Local Tinley Park branch employees donate time and funds to community organization that serves victims of domestic violence.
Tinley Park Ill. – Republic Bank of Chicago made a $5,000 donation to the Crisis Center for South Suburbia (CCSS), which provides direct services to victims of domestic violence while striving to hold abusers accountable for their actions and raise awareness through education.
“The Crisis Center for South Suburbia is an organization that steps up to protect victims and their families in their time of greatest need,” said Republic Bank of Chicago President and CEO Thomas L. Bugielski. “We believe it’s important to financially support organizations as well as backing our donations with action.”
Over the past three years, Republic Bank has donated $15,000 in total to the CCSS. These funds directly support the Center’s Emergency Assistance Fund, which helps domestic abuse victims who may not actually need shelter but do need support of some kind.
While hand-delivering this year’s monetary donation, Kamlesh Jain, Vice President and Branch Sales Manager at Republic Bank’s Tinley Park branch, began building relationships with members of the crisis center’s leadership team. Today, Jain and her colleagues volunteer at CCSS by attending center events, providing accounting and receivable services for fundraisers, and working at Neat Repeats Resale, a group of resale shops owned and operated by the CCSS.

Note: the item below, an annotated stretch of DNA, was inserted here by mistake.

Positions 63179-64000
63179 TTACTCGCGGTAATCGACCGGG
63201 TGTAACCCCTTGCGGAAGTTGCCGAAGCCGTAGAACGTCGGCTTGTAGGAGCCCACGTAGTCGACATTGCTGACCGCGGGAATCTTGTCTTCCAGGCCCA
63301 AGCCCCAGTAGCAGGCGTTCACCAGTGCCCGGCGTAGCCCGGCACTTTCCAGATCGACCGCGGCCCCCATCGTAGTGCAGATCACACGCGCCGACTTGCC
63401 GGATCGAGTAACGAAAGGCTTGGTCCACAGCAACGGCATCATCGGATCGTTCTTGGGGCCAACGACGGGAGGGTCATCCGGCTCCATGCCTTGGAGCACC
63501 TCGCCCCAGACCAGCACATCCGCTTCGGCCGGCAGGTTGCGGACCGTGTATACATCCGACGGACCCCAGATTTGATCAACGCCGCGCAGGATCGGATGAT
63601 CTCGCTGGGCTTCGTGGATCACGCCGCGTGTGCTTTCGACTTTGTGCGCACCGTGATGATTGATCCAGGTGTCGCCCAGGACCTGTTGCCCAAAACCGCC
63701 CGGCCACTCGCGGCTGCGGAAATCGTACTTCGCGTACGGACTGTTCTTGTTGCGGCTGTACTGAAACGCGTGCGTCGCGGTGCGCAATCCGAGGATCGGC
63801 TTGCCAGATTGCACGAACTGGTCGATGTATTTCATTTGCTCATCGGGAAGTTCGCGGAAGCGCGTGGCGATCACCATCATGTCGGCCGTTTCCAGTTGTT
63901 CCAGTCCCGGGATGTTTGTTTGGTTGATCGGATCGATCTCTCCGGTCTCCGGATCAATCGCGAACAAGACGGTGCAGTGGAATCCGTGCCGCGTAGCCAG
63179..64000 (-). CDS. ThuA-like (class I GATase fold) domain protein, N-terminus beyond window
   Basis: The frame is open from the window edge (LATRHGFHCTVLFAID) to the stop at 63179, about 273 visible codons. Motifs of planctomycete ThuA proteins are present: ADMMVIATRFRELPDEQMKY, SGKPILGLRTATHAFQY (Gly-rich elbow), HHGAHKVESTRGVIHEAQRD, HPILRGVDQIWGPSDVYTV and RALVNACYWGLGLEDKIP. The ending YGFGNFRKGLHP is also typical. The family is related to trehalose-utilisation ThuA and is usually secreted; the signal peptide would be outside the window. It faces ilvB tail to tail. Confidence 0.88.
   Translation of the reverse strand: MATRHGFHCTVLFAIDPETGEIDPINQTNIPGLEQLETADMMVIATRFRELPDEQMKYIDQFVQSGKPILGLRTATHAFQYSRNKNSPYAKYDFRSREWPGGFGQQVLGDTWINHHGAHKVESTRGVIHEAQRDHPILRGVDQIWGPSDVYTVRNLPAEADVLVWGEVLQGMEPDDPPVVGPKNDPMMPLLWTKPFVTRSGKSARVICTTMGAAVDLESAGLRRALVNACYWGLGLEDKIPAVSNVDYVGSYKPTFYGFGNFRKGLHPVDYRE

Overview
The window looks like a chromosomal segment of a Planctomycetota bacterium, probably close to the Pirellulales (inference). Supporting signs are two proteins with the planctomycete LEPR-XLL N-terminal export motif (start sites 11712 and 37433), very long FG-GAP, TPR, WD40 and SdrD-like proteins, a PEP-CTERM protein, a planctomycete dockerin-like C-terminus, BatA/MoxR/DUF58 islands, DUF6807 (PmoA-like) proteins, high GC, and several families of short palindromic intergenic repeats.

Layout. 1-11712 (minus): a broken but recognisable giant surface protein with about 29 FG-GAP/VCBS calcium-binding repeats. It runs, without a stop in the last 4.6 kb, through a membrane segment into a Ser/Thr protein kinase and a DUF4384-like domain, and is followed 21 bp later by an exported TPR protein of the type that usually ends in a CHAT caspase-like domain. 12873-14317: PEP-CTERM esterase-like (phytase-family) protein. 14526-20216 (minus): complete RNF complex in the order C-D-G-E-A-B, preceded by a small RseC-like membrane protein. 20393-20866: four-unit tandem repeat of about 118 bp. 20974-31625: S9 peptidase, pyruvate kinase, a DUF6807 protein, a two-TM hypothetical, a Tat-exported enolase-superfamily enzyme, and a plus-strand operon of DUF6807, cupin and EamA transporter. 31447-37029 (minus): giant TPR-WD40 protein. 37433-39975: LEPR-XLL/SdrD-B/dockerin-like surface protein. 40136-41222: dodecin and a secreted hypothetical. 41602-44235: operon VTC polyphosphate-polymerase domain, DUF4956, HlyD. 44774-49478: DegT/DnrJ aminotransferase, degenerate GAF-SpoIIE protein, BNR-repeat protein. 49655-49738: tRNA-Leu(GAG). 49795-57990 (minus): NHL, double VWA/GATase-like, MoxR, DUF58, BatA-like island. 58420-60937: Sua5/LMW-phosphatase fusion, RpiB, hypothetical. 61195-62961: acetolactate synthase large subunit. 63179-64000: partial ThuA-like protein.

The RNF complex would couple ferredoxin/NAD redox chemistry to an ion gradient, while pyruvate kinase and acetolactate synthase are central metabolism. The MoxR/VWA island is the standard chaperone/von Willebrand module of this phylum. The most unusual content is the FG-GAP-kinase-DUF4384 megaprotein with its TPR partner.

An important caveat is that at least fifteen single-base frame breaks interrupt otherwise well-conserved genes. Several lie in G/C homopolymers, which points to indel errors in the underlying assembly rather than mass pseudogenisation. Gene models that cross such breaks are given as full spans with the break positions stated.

Not only do these shops offer affordable family clothing and household items to members of the local community, but Neat Repeats proceeds also provide more than one-third of CCSS’s operating revenue.
“We take pride in our community and our bank,” Jain said. “By volunteering, our team can support amazing local organizations like the Crisis Center for South Suburbia that do so much to positively impact where we live and where we work.”
Republic Bank employees are also working closely by volunteering with CCSS leaders to develop a new financial literacy program.
“We are looking forward to deepening our partnership with the center by offering classes focused on educating and empowering victims,” said Jain. “The center recognized a need for a financial literacy program and we are humbled to help.”
CCSS executive director Pamela Kostecki said that financial instability is often the reason that victims return to their abusers. Initiating these classes will educate victims on how to handle and manage money in order to give victims the opportunity to reach self-sufficiency and independence.
“Our local partnerships are instrumental in raising awareness for the cause,” she said. “Because Republic Bank is willing to talk about the financial aspect of this issue and has supported those affected, it has made it safer and more comfortable for victims of domestic violence to come forward and seek the help they need.”